I don't doubt you. However, I have knowledge of gates without wheels which have remained serviceable for years. Just depends on numerous factors.

Cheers.

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#33
In reply to #32

Re: Driveway Gate Design Questions

11/01/2009 2:13 PM

You can get the best of both worlds by mounting the wheel on the top edge, that way you don't need to worry about ruts and the wheel will remain serviceable.
Del

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#34
In reply to #33

Re: Driveway Gate Design Questions

11/01/2009 3:22 PM

Fur BALL!!!!!!!!!

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#30
In reply to #28

Re: Driveway Gate Design Questions

11/01/2009 12:33 PM

"KEEP THE WHEELS ON THE CAR AND OFF THE GATE"

"Sorry sucker"

We who have installed thousands of gates that swing from a single anchored point have long ago learned that long gates that are mounted E/W as closed and swing N/S when opened apply loads in at least three directions, open out and open in and static closed. At all times, described above there is a tremendous load on the top hinge of said gate. This load transfers to the post at that point. Leverage now has entered the equation. Said leverage is easiest over come by adding a support under the outer most end of said gate. AND: as said gate must move to open and close said movement is best accomplished by using a rolling apparatus. "Most of us call this a wheel."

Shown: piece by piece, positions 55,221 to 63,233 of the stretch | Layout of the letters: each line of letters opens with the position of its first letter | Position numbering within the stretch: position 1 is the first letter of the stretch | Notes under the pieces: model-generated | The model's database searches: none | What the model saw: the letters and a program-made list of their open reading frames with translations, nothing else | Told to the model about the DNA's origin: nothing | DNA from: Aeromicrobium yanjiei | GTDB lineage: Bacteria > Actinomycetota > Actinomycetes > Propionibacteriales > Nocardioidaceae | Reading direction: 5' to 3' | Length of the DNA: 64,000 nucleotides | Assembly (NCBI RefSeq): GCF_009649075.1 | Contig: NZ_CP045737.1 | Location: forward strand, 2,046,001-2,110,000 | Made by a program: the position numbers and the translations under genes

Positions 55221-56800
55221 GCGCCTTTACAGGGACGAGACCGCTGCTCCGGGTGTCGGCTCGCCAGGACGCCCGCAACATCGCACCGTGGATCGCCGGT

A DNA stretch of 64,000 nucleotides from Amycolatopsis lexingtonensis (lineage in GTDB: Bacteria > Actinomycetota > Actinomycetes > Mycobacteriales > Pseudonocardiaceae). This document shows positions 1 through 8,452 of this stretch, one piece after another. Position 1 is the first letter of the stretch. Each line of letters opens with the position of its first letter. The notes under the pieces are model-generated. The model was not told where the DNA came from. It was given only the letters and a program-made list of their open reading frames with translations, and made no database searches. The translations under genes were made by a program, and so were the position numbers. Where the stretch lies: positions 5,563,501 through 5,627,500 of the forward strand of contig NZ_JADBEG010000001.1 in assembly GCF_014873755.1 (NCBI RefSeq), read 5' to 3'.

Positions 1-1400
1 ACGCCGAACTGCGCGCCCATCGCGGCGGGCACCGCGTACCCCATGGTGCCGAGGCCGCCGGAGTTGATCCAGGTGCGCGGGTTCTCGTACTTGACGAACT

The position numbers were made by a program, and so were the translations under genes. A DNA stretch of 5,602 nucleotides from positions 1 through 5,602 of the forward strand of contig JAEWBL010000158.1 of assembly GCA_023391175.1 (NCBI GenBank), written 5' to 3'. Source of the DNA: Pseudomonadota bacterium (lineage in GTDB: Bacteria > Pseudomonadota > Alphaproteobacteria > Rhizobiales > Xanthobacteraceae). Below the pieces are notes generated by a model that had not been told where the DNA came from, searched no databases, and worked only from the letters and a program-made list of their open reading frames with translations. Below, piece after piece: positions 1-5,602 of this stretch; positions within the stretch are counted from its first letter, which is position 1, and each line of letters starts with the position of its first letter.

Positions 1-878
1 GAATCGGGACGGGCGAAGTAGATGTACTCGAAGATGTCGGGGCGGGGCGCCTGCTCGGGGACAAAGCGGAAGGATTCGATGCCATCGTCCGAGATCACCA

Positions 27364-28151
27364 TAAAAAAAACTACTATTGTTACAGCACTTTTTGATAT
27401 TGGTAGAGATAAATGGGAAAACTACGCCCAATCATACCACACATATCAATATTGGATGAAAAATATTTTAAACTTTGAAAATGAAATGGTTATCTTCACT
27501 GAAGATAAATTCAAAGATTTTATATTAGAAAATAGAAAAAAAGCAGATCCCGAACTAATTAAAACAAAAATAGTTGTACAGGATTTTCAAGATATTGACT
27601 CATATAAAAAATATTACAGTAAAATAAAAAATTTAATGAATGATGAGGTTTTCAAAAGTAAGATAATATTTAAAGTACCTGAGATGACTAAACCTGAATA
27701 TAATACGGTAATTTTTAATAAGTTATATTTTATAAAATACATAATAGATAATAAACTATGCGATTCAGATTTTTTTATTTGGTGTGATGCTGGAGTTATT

TMF

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#46
In reply to #30

Re: Driveway Gate Design Questions

11/02/2009 8:09 PM

Did you read? Did you look at the dimensions of the gate?

It should NEVER need a wheel.

I have installed numerous gates with 20'+ openings that are still in operation ...without a wheel. Some gates have weighed in excess of 1 ton.

...but I've only personally installed maybe a few hundred system's.. not thousands.

...it's an engineering thing?

So again...

Use lots of concrete in your post hole...... How much for ~1/2 yard?

It's the best and cheapest way to ballast a gate... esp. one that is subject to wind loading as yours will be when covered in wood.

Use a sturdy hinge post wall thickness of... 1/4" MIN! 3/8" better.. 1/2" preferred.

Lay out the frame and weld it together on a flat surface with a piece of steel welded in place for the diagonal support. It does not have to be much, and it will do the Job continually without adjustment or stretching.

Weld a long piece of 1/4" X 4" flat stock in the area where the operator attaches to the gate.

...I would forgo the powder coating.. Proper prime and paint is very easy to maintain.

If you paint it, it will also allow you to temporarily weld the gate onto the hinge post in the closed position BEFORE you weld on the greaseable ball hinges. .... then you grind off the temporary supports. .. .. then everything is plumb and level... forever..